How To Graph A Piecewise Function On Desmos

How To Graph A Piecewise Function On Desmos – So last weekend I traveled to Desmos HQ in San Francisco, CA for 2.5 full days of being a Desmos-Math-Nerd with about 40 other Desmos Fellows from all over the US and Canada and 15 other Desmos teachers and Desmos staff. Words to be defined this weekend include but are not limited to:

The weekend was the same as me trying to overcome hypocrisy/general anxiety and I wished for more time to talk about math with my new life friends.

How To Graph A Piecewise Function On Desmos

Since I’m better at technical details than emotional ones, let’s start with some Desmos hacks I’ve found that have been BIG TIME for me:

Scolary — Desmos

Melvin and I were responsible for the Point Collector game and we both wanted to try drawing Desmos models. We were all familiar with the cat information for Desmos and we knew that we could use nested functions and some additional constraints to create regions to collect ideas like this:

However, the problem for those of you who have played soccer in the past is that we have to exclude some regions in our graph. And he and I were at the end of our Desmos rope, so we did what any good digital citizen would do,

But I didn’t know why it worked. I knew that was it. Now that I’m back home I’ve been thinking and this is what I’ve come up with so far:

Let’s say you want to float between two lines, the way I’ve done it in the past is to write the lines as a function, then draw on the line third the limiting condition for all values ​​of y above one function and below the other function. It works great for lines, but when you get to some of the more complex functions or lines that aren’t functions, the calculations for circles and ellipses can get confusing with my old method. My students have done a lot of Desmos design work over the past 6 years, so in the past we’ve been banging our heads against the wall and trying to get the picture right. the way we want.

Piecewise Linear Functions

New method: take your figures and set the statistics to zero. y=2x+3 becomes y-2x-3=0 and y=2x+4 becomes y-2x+4=0. Then multiply the equations together to create your own equation that shades between or outside the two equations. (NOTE: this also means that if you set (equation1)(equation2)=0, all equations will be displayed for you at the same time using only one desmo line!)

If you’re wondering, like me, why this is useful, I don’t have an answer for you. After you graph something like this:

(y-x-1)(y-x-5)=0 I understand why you made 2 lines. Because either y-x-1=0 or y-x-5=0 and you have these two positions . So I’m not sure and thinking about it

The shaded region is all pairs of coordinates that satisfy the condition that y-x-1<0 or y-x-5<0. But I lose that train of thought when I step out of scope and think back to the purple ellipse and the circle above.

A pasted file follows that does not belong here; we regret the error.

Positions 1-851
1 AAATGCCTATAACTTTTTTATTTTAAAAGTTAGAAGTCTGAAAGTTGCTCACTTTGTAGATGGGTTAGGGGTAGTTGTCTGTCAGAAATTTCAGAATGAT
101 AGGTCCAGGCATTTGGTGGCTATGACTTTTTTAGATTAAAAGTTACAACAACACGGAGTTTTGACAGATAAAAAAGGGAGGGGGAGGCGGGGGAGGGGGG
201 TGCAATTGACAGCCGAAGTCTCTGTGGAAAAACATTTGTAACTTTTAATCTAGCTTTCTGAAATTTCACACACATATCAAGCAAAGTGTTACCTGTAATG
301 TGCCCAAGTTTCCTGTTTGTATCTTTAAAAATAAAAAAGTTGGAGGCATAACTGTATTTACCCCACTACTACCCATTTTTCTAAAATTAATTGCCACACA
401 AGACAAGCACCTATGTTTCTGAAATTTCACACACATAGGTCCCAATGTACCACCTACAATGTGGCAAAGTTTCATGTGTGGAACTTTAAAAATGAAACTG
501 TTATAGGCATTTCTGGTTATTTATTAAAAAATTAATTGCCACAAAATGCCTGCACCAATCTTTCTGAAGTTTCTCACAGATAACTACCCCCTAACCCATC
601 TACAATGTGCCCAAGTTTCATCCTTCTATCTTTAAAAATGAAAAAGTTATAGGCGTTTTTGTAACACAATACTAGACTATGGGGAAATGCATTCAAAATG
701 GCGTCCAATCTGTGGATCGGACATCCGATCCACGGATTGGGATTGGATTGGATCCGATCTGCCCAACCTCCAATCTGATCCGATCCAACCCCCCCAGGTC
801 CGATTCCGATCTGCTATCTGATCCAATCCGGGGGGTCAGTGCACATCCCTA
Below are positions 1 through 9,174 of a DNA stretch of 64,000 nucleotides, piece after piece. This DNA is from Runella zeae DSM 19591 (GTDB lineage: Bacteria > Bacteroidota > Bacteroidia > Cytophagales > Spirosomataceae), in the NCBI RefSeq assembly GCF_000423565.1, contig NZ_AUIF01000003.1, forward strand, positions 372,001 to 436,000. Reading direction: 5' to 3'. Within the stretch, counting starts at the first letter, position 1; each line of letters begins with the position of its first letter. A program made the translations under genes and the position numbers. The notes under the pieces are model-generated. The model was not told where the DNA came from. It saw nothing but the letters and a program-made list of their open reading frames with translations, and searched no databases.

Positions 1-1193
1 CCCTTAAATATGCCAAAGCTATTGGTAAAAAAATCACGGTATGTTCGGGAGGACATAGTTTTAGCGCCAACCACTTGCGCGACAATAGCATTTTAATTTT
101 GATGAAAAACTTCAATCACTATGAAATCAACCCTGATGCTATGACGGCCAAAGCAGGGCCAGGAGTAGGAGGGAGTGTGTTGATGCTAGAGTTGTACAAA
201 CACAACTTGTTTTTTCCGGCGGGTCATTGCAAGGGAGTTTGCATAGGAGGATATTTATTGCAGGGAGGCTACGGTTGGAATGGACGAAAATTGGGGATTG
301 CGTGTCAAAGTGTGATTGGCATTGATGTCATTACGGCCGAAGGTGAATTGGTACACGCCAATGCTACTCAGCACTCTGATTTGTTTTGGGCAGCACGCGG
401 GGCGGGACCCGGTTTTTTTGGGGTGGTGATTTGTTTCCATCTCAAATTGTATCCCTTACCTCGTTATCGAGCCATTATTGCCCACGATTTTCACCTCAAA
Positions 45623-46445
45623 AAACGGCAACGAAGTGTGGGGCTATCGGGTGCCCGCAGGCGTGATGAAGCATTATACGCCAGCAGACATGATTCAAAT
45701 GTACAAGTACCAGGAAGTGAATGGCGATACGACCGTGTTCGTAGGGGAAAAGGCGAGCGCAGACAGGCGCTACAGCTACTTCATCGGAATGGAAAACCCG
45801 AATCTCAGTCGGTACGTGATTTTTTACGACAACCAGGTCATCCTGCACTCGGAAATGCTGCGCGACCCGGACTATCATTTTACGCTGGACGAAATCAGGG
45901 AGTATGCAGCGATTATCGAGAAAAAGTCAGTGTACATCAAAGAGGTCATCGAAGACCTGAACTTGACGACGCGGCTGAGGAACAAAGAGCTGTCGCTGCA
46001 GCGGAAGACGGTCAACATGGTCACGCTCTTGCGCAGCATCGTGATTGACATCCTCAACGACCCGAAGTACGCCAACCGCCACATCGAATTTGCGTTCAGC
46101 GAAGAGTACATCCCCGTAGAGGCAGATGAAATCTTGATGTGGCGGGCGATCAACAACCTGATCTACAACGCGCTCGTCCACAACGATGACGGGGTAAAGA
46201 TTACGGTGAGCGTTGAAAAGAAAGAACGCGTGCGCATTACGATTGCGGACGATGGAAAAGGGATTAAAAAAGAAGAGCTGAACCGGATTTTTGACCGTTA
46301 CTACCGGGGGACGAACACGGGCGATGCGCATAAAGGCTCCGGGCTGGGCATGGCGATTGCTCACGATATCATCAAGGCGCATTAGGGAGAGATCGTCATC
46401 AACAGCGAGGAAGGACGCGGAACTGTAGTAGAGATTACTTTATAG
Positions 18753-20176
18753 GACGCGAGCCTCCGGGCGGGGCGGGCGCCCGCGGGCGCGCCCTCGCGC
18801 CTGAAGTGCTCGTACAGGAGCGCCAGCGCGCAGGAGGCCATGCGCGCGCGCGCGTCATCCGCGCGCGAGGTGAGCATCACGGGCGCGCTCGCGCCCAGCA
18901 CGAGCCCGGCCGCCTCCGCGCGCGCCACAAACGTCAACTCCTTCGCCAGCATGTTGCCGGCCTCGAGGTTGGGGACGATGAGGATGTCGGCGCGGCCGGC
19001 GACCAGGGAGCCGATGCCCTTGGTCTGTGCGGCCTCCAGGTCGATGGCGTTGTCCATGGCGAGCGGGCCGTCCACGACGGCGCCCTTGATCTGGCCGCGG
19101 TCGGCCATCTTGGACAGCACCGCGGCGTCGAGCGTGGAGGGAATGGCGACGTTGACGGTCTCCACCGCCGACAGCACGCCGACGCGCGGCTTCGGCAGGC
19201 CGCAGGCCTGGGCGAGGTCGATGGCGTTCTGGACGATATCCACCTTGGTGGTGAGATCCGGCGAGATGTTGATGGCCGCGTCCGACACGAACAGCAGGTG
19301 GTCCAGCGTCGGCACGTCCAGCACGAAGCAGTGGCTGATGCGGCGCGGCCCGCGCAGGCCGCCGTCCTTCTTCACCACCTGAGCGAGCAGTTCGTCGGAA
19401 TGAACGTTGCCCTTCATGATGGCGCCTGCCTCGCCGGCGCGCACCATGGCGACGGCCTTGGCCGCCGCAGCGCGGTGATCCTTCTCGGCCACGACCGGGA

Solved] Calculus12 Roller Coaster With Differentiation, Continuity….

Either way, I love this new shading hack in Desmos and will continue to wonder why it works.

If you don’t know who Jay Chow (@mrchowmath) is, go fix it now. My blog can wait. In fact, I will wait here and you will follow him.

I’m not sure when I first came across Jay on the internet, but I know that in May 2018 he started doing Desmos Computational Layer webinars (think computer coding that makes Desmos AB better ) and I was very excited to learn more. So, after Hawaii time is not the same as North Carolina time (I may have accidentally missed the first two webinars because I was sleeping…), I started to dip my toes into CL. Here’s the first tweet interaction proof of the many ways Jay tackles my big Desmos ideas:

Within a week, he made an activity builder with 4 different ways to check the color of the objects of my dreams, and he showed me a better way to do it to show the activity. if the solution entered by the student is correct. .

Piecewise Defined Functions

While we were at Desmos HQ, we had some time to work on a Desmos project of our choosing. I decided to study AB, which allows students to find coordinate rules for transformations. To do this, I wanted a GIF of a face moving on a plane, but I ran into a problem because GIFmos does not send labels from graphs. Don’t mind. Jay can fix that.

With two lines of code, my graph came to life. He did this by using my previously classified variables on the model image.

The basis of the activity animation is to create a graph with ONE slider to describe the entire activity. For the first slide, there is a slide t that goes from 0<t<1.

To activate the flow, go to the AB control panel, click the function on the graph, and paste the code shown:

How Do I Tell If A Piecewise Function Is Odd Or Even?

Where animationDuration is the duration of the slider (so this is 1 because the duration from 0 to 1 is the same. BUT if you have a slider that traveled from -2 to 8, in that case it should be to set animationDuration to 10 ) .

Another simple thing that Jay showed me was how to “turn on” the parameters after the conversion. It was so easy I don’t know why I didn’t think to try it:

Do you see these limitations in thought? On this slide, the a-value is a slide and goes from 0-2 for thoughts to occur. So, when the scroll reaches 2, the names appear. Nice, right?

Here are two new things I learned about Desmos from Fellows Weekend! I’m sure there will be more articles on the blog to come, but for now my brain is very confused with the delay.

Writing Piece Wise Defined Functions • Activity Builder By Desmos

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